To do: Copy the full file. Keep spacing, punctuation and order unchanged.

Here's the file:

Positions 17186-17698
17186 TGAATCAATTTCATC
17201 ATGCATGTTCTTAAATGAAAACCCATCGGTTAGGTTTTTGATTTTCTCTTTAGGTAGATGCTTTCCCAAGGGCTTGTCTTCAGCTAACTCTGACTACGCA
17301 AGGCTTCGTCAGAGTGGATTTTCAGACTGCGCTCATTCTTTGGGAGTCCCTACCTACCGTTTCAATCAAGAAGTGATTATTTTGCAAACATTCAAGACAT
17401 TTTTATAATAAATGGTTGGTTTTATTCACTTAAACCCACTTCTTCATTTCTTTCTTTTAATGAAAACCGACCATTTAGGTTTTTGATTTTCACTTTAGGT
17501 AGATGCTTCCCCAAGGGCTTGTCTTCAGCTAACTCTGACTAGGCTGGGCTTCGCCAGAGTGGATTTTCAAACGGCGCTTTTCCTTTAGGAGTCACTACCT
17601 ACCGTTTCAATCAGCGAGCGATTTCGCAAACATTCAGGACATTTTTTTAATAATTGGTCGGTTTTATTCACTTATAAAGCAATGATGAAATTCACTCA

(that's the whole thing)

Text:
Positions 17186-17698
17186 TGAATCAATTTCATC
17201 ATGCATGTTCTTAAATGAAAACCCATCGGTTAGGTTTTTGATTTTCTCTTTAGGTAGATGCTTTCCCAAGGGCTTGTCTTCAGCTAACTCTGACTACGCA
17301 AGGCTTCGTCAGAGTGGATTTTCAGACTGCGCTCATTCTTTGGGAGTCCCTACCTACCGTTTCAATCAAGAAGTGATTATTTTGCAAACATTCAAGACAT
17401 TTTTATAATAAATGGTTGGTTTTATTCACTTAAACCCACTTCTTCATTTCTTTCTTTTAATGAAAACCGACCATTTAGGTTTTTGATTTTCACTTTAGGT
17501 AGATGCTTCCCCAAGGGCTTGTCTTCAGCTAACTCTGACTAGGCTGGGCTTCGCCAGAGTGGATTTTCAAACGGCGCTTTTCCTTTAGGAGTCACTACCT
17601 ACCGTTTCAATCAGCGAGCGATTTCGCAAACATTCAGGACATTTTTTTAATAATTGGTCGGTTTTATTCACTTATAAAGCAATGATGAAATTCACTCA